Without a doubt, the Ten Steps are a helpful tool to focus our attention on the importance of consistent breastfeeding education and support.
To pack a punch and ensure successful breastfeeding beyond the first few weeks, the Ten Steps must be embraced by unequivocal and truly breastfeeding-friendly health care workers: nurses, doctors and lactation consultants.
To be continued…
August 2, 2010 2 Comments
One of the items I recommend to moms for their Conscious Breastfeeding tool-box is a journal.
I am one of the Kodak generation. In large families, the number of photos taken of you were often a function of where you fell in the line of children. The moments of our babyhood were not nearly as well catalogued as those of modern babies. Thanks to the digital revolution, the potential exists that every detail of their lives will be captured in vivid detail.
A hard-copy memoir of your time as a breastfeeding mother should be part of the time capsule of your baby’s life. It will give them insight and understanding into your life as a mother, wife, partner,worker and of their development as a unique individual.
It is remarkably revealing to read my mother’s letters written, in her own hand, to my father before they were married. Those were the days when people really wrote letters. Separated by an ocean and without the luxury of cheap phone calls, those missives were their only means of communication. There, in my mother’s handwriting, I am able to read of how much she was looking forward to having her first baby. She hoped it would be a girl and was right; I was born the following year. I wish that the trail didn’t end there. I would love to know how she felt in those early days as a wife and mother raising me in a new country.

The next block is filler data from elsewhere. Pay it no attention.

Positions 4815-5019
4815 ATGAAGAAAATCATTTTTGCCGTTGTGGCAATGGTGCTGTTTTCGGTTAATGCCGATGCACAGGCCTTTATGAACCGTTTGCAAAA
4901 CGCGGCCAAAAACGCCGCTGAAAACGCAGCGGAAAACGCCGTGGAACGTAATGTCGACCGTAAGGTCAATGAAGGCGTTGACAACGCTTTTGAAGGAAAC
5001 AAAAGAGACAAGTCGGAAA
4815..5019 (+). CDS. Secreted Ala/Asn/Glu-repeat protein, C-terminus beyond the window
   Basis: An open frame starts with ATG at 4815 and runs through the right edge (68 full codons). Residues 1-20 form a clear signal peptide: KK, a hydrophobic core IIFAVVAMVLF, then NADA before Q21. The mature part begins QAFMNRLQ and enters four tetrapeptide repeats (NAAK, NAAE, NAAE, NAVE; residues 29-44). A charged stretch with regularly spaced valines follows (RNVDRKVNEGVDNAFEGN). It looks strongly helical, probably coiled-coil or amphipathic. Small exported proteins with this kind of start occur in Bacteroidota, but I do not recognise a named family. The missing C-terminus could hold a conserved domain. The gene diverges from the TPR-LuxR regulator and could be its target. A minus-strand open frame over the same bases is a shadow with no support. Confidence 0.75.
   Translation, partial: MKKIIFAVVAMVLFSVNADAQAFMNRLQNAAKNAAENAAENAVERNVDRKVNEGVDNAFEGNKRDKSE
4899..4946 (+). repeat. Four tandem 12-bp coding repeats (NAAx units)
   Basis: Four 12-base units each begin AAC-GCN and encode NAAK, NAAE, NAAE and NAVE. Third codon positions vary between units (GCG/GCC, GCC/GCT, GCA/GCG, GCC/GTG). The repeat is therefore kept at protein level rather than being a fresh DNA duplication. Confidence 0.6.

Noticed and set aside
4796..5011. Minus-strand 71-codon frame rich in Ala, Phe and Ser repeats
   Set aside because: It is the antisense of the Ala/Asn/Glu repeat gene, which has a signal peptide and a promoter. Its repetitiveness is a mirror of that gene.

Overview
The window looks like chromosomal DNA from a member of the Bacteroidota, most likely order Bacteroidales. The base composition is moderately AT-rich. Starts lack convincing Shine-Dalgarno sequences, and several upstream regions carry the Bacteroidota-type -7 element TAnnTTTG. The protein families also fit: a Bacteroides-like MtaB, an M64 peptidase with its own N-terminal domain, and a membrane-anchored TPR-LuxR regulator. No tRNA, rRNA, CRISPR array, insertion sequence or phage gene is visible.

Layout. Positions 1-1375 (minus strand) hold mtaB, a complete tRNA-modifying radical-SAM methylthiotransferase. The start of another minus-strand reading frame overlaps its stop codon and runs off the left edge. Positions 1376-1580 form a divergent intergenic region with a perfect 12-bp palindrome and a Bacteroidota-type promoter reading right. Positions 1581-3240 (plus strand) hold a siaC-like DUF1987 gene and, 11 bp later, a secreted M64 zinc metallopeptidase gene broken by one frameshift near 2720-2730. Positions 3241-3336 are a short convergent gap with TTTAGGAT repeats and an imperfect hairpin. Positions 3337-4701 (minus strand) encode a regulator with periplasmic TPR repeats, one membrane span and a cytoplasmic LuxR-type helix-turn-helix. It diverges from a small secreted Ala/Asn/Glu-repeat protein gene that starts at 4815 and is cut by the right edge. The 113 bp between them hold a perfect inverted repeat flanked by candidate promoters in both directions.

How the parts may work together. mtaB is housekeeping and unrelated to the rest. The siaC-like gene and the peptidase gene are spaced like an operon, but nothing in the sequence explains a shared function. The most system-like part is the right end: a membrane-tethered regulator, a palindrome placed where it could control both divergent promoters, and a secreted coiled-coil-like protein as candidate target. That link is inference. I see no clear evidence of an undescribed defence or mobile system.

We have all heard of how having a baby seems to alter our ability to remember things. Your journal will ensure that those precious memories will never fade.
Although it could be kept in a digital form. I recommend that mothers do this the old-fashioned way.
On the most practical level, you will observe the patterns of your babies life. You will be looking at feedings and how the breastfeeding is unfolding. Knowing when and how well feedings are going will give you information to help you optimize your breastfeeding experience.
1. Pick a notebook, album, scrapbook that is beautiful and durable. You will be filling this with your memories of this time in your life. It will be a window into how you were growing and feeling as a mother and of the changes you observed in your breastfeeding baby.
2. It might be a great practice to begin writing a note or letter to your baby on a regular basis. The art of writing can connect us more deeply with our creative, authentic selves.
3. Take tons of photos of course. Print some and include them in the pages. Cut out photos that appeal to you in magazines and periodicals. You will be creating a sort of vision board for your life as a mother as you document the memories of breastfeeding your baby .
4. Include inspirational quotes and what you are grateful for on a daily basis. You will be able to expand upon these ideas as your child grows up.
5. Include calendars and and document important occasions that were experienced during this time.
6. Include locks of hair, etc. as the mood strikes. Audio and video (cd/dvd) can be added to supplement the written word.
Your breastfeeding journal can be so much more than just a way of managing and gaining insight into your breastfeeding experience. It can be an opportunity to engage in a creative expression of your life with your baby. It will capture your unique handwriting, thoughts and memories for posterity.
It will serve as a legacy- a time capsule item to share with future generations of your family.
Such provenance is priceless!
July 15, 2010 No Comments